I'd venture that since November 2021, very few people in the world have had more impromptu, one on one conversations with strangers and neighbors than I have. I didn't plan on it being that way. But that's how it is.

I've talked to homeless people.

I've talked to drug addicts.

I've talked to big old muscle men.

I've talked to gang bangers.

I've talked to goth kids with piercings all over their face.

I've talked to old people and little kids.

I've talked to parents.

I've talked to bachelors.

I've talked to party girls.

I've talked to atheists and fundamentalists.

I've talked to teachers and high school dropouts.

I've talked to people with every skin tone and accent you can imagine.

You know that song by Johnny Cash that goes '' I've been everywhere man, I've been everywhere?''

I could write a song that goes, ''I've talked to everyone man, I've talked to everyone.''

And I'm going to keep talking to them, probably for the rest of my life.

Because I've come to realize a few things.

I love people.

People are great.

Almost everybody is good.

There is evil, but it's a very, very small percentage of the world.

The problem with evil is that it tends to have a disproportionate impact.

But in day-to-day life, almost everybody has a good heart and is doing the best they know how to live a good life.

In talking to people, I've come to learn that just about everybody is either suffering through something hard or has a loved one suffering through something hard.

The middle-aged man walking slowly down the grocery store aisle is going through chemo for lymphoma. He's beating it, but his family is scared, and the treatment is taking its toll. He doesn't complain or look particularly sick, so you probably wouldn't know. But he moves slow, and you might get impatient if he is in front of you in line.

The older woman taking money out of the ATM just lost her husband of 62 years. They were high school sweethearts who married young. They were best friends who laughed and traveled together. They had four kids and eleven grandchildren. He left her a pension and she is doing fine financially. She sees her kids often, but not every day.

When she is out and about, she's able to distract herself and put on a brave face. But when she goes back home, she drinks wine by herself, and falls asleep in the king-sized bed she shared with her husband for all those years.

The man in the knee brace, with the brown shadows under his tired eyes, the one buying camping supplies, lost his seven-year-old son to kidney failure ten months ago.

The tan homeless man wearing a black t-shirt with the sleeves cut off, and a weather worn black cowboy hat, had dreams of starting a business when he was a boy. He leans up against the grocery store wall and takes a draw on his cigarette. The tip lights up orange and the paper crackles backwards.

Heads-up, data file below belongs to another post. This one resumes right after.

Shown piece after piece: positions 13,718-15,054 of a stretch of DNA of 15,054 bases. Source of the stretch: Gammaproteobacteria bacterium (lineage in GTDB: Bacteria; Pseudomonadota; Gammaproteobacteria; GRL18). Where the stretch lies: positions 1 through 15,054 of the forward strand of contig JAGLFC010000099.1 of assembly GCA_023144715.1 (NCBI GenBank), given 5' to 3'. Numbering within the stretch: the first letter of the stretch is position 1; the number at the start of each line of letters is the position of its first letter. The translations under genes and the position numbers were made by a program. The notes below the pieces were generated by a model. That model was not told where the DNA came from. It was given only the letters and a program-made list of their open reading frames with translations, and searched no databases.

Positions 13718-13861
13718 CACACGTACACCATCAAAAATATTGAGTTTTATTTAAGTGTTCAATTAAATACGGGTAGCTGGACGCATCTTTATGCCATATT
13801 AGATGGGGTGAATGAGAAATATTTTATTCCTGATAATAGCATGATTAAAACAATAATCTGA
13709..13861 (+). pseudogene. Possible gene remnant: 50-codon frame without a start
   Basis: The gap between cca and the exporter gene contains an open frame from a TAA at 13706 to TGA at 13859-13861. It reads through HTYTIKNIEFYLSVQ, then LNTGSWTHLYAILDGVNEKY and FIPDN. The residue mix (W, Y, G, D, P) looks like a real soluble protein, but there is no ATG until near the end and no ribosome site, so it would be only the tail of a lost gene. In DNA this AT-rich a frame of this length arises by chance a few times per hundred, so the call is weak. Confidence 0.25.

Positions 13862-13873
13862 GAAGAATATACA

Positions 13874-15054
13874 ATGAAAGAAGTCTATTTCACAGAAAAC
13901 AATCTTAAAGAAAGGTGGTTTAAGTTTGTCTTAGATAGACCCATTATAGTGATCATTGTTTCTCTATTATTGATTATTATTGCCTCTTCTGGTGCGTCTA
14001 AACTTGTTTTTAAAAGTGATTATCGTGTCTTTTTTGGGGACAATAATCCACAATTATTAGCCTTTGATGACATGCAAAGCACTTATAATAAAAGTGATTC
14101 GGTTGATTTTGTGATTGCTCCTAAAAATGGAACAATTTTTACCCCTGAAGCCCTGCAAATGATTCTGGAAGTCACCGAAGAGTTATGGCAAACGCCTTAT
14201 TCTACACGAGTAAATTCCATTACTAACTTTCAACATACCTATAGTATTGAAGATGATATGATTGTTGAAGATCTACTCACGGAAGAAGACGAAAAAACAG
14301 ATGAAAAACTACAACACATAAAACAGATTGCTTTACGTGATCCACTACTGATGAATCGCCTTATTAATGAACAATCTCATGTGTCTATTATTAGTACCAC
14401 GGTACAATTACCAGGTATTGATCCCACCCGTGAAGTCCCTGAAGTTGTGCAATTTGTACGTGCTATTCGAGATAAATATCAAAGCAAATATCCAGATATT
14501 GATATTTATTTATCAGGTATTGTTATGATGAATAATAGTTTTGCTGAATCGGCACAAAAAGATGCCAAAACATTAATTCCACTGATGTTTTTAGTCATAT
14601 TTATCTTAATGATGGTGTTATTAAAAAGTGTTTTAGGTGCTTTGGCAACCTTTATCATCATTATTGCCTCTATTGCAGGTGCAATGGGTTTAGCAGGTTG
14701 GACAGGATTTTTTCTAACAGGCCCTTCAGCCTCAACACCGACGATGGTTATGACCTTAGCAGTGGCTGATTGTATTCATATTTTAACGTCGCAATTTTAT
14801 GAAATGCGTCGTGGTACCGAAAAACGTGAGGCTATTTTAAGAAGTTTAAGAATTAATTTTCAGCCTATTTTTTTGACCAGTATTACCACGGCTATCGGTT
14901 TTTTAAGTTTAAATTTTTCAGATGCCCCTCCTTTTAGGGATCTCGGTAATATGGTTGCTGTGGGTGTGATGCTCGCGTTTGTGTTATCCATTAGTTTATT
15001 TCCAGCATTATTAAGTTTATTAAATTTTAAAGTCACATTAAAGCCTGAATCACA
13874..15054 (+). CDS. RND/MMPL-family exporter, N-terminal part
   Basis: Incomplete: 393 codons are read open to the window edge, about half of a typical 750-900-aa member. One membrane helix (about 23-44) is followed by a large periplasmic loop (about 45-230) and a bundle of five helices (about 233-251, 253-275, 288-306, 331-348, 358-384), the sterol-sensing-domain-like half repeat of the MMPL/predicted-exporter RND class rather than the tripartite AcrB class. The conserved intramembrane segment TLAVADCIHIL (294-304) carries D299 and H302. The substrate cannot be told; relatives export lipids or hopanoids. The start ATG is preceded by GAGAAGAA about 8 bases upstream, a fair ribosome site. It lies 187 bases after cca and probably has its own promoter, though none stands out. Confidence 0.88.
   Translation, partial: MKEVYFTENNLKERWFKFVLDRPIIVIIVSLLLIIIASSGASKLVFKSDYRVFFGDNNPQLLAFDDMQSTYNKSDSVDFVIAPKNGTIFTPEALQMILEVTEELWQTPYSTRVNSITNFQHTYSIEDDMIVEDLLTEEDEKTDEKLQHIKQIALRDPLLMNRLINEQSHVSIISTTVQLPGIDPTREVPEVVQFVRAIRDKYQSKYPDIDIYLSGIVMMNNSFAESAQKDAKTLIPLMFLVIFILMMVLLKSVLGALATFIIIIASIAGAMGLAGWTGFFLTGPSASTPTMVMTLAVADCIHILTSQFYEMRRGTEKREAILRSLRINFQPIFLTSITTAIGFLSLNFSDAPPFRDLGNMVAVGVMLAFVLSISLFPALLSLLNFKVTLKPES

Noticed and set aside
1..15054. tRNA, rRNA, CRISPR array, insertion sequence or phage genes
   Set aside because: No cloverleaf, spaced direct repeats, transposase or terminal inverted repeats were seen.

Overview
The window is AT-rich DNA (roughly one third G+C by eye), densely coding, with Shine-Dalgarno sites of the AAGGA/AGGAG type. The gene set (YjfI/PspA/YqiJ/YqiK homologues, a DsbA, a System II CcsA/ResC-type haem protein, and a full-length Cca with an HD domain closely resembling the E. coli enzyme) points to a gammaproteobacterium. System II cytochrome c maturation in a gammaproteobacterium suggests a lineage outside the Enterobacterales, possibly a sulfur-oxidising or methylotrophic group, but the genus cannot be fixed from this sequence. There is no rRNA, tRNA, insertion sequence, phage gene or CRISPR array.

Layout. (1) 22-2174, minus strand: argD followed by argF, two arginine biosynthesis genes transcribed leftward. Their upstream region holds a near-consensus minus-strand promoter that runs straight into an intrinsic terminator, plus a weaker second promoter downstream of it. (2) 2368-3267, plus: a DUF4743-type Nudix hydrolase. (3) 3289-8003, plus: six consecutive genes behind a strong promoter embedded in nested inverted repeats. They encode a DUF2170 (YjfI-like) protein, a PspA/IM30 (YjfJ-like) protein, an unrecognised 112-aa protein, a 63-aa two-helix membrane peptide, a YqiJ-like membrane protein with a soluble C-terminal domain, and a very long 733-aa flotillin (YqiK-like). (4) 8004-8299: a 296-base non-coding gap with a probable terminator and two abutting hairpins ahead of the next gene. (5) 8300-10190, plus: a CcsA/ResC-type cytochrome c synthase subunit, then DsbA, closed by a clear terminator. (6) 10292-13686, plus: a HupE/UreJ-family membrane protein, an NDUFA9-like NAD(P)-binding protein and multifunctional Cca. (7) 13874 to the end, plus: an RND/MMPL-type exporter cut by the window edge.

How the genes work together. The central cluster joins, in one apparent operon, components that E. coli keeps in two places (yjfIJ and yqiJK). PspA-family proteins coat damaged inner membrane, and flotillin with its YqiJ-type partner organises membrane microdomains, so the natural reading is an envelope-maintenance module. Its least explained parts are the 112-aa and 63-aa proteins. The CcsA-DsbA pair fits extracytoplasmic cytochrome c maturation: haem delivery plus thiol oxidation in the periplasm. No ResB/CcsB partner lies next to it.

The grey ash on the end grows longer. With the smoke still in his mouth, he gulps down fresh oxygen to push the smoke into his lungs. He holds it and then exhales. Then he looks at me and tells me that his dad left, and his mom used to beat him up. He left the house young and has been on the street ever since.

I know that this is running long. I'm sorry.

Here is the point.

We're all in this thing together.

We can lift each other up.

There is no cure for a broken heart.

Technology doesn't solve it and neither does time.

But there are balms.

They are kindness, grace, patience, and forgiveness.

The widow has to go home alone no matter what.

But a smile and a sympathetic ear will ease her pain for a moment and heal the wound ever so slightly.

So will a good hot chocolate, a cone of soft serve, or a sea salt caramel turtle.

If there is a bench in the corner of a nice clean chocolate shop where she can enjoy her chocolate treat, and if Peruvian folk music is playing on the speaker, that helps too.

A chocolate shop is part of a community.

And a good strong, loving, community is what can really help carry people through hard times.

After 15 years in business, this is now a big part of our purpose.

We want to do our part to be a good community member.

Anyhow, I apologize for going so long and if I've rambled a bit.

I've had some very moving and impactful experiences over the last few days with people around town.

Thank you so much for your time today.

I hope that you have a truly blessed day!